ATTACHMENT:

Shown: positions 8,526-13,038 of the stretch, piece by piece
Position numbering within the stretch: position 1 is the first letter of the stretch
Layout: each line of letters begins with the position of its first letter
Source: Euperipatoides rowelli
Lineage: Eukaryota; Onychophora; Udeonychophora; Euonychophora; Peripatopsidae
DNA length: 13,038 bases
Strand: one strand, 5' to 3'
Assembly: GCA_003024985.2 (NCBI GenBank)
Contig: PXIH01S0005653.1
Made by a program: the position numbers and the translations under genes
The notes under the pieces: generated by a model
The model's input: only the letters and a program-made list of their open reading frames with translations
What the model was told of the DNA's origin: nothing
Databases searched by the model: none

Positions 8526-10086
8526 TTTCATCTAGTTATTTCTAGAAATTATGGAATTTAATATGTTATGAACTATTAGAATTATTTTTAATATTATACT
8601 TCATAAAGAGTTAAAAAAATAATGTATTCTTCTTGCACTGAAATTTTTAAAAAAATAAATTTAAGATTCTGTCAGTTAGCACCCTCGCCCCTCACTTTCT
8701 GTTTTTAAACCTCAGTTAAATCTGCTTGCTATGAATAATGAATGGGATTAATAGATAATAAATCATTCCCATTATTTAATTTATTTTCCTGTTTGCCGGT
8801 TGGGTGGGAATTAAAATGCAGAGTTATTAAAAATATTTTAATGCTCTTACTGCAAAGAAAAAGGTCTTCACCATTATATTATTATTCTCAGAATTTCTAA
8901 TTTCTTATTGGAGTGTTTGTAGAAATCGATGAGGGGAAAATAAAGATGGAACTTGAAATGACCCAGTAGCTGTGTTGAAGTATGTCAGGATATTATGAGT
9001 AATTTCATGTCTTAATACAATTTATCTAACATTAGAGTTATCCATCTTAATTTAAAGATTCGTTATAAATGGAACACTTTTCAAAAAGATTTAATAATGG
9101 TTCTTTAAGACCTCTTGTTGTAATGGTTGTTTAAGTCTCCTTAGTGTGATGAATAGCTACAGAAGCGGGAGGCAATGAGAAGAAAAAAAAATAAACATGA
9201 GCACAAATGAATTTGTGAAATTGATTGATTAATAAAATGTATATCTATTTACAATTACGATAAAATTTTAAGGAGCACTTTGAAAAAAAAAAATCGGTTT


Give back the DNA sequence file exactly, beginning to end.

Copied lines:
Shown: positions 8,526-13,038 of the stretch, piece by piece
Position numbering within the stretch: position 1 is the first letter of the stretch
Layout: each line of letters begins with the position of its first letter
Source: Euperipatoides rowelli
Lineage: Eukaryota; Onychophora; Udeonychophora; Euonychophora; Peripatopsidae
DNA length: 13,038 bases
Strand: one strand, 5' to 3'
Assembly: GCA_003024985.2 (NCBI GenBank)
Contig: PXIH01S0005653.1
Made by a program: the position numbers and the translations under genes
The notes under the pieces: generated by a model
The model's input: only the letters and a program-made list of their open reading frames with translations
What the model was told of the DNA's origin: nothing
Databases searched by the model: none

Positions 8526-10086
8526 TTTCATCTAGTTATTTCTAGAAATTATGGAATTTAATATGTTATGAACTATTAGAATTATTTTTAATATTATACT
8601 TCATAAAGAGTTAAAAAAATAATGTATTCTTCTTGCACTGAAATTTTTAAAAAAATAAATTTAAGATTCTGTCAGTTAGCACCCTCGCCCCTCACTTTCT
8701 GTTTTTAAACCTCAGTTAAATCTGCTTGCTATGAATAATGAATGGGATTAATAGATAATAAATCATTCCCATTATTTAATTTATTTTCCTGTTTGCCGGT
8801 TGGGTGGGAATTAAAATGCAGAGTTATTAAAAATATTTTAATGCTCTTACTGCAAAGAAAAAGGTCTTCACCATTATATTATTATTCTCAGAATTTCTAA
8901 TTTCTTATTGGAGTGTTTGTAGAAATCGATGAGGGGAAAATAAAGATGGAACTTGAAATGACCCAGTAGCTGTGTTGAAGTATGTCAGGATATTATGAGT
9001 AATTTCATGTCTTAATACAATTTATCTAACATTAGAGTTATCCATCTTAATTTAAAGATTCGTTATAAATGGAACACTTTTCAAAAAGATTTAATAATGG
9101 TTCTTTAAGACCTCTTGTTGTAATGGTTGTTTAAGTCTCCTTAGTGTGATGAATAGCTACAGAAGCGGGAGGCAATGAGAAGAAAAAAAAATAAACATGA
9201 GCACAAATGAATTTGTGAAATTGATTGATTAATAAAATGTATATCTATTTACAATTACGATAAAATTTTAAGGAGCACTTTGAAAAAAAAAAATCGGTTT